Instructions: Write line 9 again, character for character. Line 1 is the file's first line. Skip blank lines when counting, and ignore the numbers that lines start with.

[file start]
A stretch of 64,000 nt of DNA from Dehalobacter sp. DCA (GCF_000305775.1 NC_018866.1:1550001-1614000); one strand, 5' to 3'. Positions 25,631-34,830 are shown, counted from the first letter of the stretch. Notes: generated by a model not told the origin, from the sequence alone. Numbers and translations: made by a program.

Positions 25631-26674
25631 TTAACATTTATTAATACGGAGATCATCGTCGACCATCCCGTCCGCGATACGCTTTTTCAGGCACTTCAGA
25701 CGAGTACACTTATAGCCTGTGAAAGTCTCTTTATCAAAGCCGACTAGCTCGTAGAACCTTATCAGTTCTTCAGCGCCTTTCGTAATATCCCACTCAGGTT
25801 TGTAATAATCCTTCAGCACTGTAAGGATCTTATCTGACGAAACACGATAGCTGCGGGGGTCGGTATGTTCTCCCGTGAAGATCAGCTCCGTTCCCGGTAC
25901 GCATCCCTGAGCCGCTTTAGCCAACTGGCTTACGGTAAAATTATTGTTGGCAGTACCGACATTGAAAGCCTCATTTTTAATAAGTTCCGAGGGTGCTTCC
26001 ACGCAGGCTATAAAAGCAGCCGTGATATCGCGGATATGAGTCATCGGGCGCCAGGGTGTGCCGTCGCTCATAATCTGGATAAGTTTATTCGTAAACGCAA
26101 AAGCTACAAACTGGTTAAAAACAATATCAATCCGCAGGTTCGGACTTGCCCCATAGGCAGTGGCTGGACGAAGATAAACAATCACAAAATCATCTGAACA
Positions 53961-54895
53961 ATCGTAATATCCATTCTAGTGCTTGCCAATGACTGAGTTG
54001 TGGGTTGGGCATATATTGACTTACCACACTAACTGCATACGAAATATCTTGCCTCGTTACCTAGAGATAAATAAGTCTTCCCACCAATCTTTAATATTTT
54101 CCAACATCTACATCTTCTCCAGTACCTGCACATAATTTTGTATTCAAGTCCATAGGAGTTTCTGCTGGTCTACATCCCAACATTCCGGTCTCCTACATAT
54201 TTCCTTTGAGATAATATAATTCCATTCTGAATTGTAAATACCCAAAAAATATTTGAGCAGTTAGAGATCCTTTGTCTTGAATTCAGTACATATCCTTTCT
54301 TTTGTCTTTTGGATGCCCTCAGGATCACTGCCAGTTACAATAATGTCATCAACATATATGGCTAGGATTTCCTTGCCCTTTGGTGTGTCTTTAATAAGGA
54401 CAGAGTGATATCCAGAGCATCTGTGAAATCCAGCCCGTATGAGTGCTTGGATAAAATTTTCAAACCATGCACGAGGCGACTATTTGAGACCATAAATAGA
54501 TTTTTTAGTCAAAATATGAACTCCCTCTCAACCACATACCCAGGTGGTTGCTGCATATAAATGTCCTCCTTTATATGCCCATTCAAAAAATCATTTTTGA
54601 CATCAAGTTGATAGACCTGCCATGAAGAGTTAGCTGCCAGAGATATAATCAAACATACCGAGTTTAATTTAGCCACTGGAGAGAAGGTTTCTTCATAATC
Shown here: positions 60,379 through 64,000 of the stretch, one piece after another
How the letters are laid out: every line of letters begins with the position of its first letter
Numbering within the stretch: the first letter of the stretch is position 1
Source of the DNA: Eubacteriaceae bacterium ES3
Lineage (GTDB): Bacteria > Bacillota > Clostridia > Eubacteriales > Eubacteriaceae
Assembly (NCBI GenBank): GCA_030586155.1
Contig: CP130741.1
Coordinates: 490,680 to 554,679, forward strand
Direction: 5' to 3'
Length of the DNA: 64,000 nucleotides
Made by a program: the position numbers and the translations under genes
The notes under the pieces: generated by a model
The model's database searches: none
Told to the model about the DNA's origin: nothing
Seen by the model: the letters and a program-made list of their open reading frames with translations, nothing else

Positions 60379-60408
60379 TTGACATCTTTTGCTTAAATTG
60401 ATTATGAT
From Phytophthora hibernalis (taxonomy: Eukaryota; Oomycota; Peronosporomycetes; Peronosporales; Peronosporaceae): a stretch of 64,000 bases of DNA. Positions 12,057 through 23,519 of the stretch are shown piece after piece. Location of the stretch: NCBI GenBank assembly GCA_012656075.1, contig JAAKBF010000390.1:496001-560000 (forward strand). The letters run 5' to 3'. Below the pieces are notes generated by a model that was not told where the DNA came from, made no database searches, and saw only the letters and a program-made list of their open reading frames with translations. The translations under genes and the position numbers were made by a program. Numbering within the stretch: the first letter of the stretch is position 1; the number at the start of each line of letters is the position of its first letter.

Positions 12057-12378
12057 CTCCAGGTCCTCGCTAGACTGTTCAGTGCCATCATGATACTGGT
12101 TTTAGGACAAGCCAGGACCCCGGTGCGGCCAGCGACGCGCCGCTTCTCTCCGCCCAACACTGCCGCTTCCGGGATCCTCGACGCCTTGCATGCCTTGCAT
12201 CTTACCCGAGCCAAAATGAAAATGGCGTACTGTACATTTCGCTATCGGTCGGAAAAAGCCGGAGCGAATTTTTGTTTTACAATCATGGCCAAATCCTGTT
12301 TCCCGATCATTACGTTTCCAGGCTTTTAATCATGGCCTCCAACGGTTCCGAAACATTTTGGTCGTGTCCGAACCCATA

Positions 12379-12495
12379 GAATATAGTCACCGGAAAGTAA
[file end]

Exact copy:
Positions 53961-54895